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The A50 is famous for a reason: It’s one of the best gaming-oriented headsets on the market, if not the best. The 2014 edition retains that mantle. Forget the A38—this is Astro’s true baby.
The A50 is a wireless version of Astro’s even-better-known A40 headset. Like the A40, it’s an over-ear headset with a boom microphone.
It’s an extremely durable headset, with metal accents complementing some hefty plastic bits. The left ear features a MicroUSB jack for charging and an audio-out for Xbox One chat, while the right ear has a volume roller, power switch, and built-in equalizer. The headset’s a bit heavier than I prefer, especially in the ears (where the transmitter, battery, et cetera are kept), but the headband is padded enough that I never experienced much discomfort.
The ears are also generously padded and are covered in some sort of felt material, which feels luxurious but unfortunately tends to make my ears sweaty and hot a lot faster than faux-leather or mesh. It also picks up hairs easily, which is annoying if you’re trying to keep your brand new headset looking good.
It’s a gorgeous design overall though, with earcups that rotate to lay flat, brilliant use of negative space, and great use of colors that fall outside the usual industry fallbacks. Even with the enormous boom mic strapped to the side the A50s are sleek and beautiful.
And they’ve got a sound to match. The A40 and A50 are a standby for a number of tournament players and broadcasters, and for good reason. The A50 isn’t flat response. It’s bass-boosted like any other gaming headset. However, the mids and highs cut through on the A50 better than any other headset we’re reviewing here this year. There’s still an enormous amount of bass, regardless of which of the three built-in EQ settings you choose, but the rest of the mix doesn’t suffer as much as it does on competing devices.
In part that’s because of the shape of the earcups. They’re large enough you get a good sense of space, which helps separate out the different audio sources you’re hearing. It’s still “7.1 Surround in a Headset,” which means it’s not really surround sound, but the A50 does impart a good feeling of presence.
The microphone is similarly fantastic. This is one of the loudest, clearest microphones I’ve ever had the pleasure of using on a headset. The quality is unreal. The only issue is that the automatic noise-gating is sometimes a bit overzealous, squelching my voice if I don’t speak loudly enough, but it’s amazing the difference between the A50 and the average headset microphone. The microphone also mutes when flipped up, which is a favorite feature of mine.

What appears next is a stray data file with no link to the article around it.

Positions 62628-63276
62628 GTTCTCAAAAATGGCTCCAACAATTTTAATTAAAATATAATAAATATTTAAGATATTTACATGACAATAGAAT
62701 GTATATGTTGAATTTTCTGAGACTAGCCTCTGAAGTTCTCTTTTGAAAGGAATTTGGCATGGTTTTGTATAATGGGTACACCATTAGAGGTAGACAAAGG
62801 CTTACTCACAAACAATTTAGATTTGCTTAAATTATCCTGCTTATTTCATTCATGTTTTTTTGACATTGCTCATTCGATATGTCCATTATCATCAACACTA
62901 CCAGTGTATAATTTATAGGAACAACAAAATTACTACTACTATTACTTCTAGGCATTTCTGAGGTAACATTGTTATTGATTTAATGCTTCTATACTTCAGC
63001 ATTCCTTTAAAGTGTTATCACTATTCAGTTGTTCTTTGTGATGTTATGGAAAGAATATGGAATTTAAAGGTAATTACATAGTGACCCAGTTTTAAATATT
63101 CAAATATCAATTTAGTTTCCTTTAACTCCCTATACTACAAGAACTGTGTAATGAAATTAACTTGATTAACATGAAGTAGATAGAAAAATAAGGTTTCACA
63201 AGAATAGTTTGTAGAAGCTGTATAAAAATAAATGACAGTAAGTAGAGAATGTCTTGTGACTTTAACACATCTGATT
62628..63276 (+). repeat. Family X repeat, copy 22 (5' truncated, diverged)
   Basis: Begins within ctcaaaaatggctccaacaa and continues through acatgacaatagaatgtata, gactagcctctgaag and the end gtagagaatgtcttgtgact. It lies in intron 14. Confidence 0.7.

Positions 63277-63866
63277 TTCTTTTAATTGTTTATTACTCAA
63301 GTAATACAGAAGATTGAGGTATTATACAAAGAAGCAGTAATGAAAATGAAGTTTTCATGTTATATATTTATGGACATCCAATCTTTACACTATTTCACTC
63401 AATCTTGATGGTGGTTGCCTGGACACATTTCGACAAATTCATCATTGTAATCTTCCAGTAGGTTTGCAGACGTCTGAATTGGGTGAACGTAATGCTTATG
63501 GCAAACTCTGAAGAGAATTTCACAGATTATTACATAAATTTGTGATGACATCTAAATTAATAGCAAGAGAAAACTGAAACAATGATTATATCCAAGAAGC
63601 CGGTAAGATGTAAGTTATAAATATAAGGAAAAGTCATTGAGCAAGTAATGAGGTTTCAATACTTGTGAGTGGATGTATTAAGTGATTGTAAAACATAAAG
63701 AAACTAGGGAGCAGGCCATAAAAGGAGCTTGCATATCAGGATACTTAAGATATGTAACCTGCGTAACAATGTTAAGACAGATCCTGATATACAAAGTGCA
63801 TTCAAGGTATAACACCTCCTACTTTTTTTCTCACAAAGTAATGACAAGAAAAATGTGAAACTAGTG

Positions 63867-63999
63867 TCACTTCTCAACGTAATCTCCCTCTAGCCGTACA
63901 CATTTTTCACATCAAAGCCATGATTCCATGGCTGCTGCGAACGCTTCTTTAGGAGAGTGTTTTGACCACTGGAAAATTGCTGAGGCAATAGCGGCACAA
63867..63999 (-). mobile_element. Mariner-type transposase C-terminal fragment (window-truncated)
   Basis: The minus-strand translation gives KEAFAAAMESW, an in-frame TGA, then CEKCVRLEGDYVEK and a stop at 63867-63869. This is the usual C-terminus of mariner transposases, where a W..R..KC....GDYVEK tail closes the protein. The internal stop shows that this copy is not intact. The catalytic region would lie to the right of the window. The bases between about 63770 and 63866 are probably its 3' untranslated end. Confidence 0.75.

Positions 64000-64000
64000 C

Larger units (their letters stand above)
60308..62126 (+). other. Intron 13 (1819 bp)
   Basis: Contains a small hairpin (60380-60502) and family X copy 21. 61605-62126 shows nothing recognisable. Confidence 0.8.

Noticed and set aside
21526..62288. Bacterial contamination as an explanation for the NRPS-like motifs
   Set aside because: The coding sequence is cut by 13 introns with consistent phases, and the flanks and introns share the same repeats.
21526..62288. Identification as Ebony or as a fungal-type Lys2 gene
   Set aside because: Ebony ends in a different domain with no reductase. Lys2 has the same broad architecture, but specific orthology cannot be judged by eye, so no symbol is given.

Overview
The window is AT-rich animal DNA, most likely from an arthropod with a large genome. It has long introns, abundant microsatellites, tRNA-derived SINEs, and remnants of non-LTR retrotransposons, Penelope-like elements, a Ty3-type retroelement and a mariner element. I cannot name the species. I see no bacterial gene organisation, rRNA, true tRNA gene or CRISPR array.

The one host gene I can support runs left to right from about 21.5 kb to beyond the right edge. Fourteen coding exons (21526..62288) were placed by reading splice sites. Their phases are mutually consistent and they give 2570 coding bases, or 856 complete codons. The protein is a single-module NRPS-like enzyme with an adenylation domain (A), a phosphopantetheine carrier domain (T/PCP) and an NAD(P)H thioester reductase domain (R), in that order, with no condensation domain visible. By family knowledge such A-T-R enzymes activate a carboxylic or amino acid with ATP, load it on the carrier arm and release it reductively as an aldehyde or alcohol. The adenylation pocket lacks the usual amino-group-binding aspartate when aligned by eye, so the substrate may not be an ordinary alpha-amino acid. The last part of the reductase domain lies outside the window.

The built-in EQ settings…well, you probably won’t notice any difference flipping between the three. The base station is nice and compact, with USB audio, aux-in, and optical-in capabilities. I got about nine hours on a charge and the headset kept in contact throughout my apartment (about thirty feet range).
There’s also the built-in mixamp. Astro lets you balance how much you’re hearing the game itself and how much you’re hearing chat from the other players. That way if other players are too quiet you can boost the chat volume just by tapping the right earcup (though in singleplayer games you’ll obviously want to keep it fully set on game audio).
All-in-all it’s a fantastic package. You even get a little stand for the A50 to sit on! Just one caveat: It costs $300. For a gaming headset. Cue spit-take.
Sure, the A50 is fantastic. It’s definitely the best wireless gaming headset, and it’s up there with the best headsets overall. But is it $300 fantastic? The HyperX Cloud features some great audio and a decent enough microphone for just $80. The A40 is arguably as good or better than the A50 and it’s $150 cheaper (though it doesn’t come with a mixamp). And that’s to say nothing of the audiophile-grade headphones you could buy for $300.
The A50’s an amazing headset—one of my favorites—but before you plop down $300 maybe you should look into the alternatives.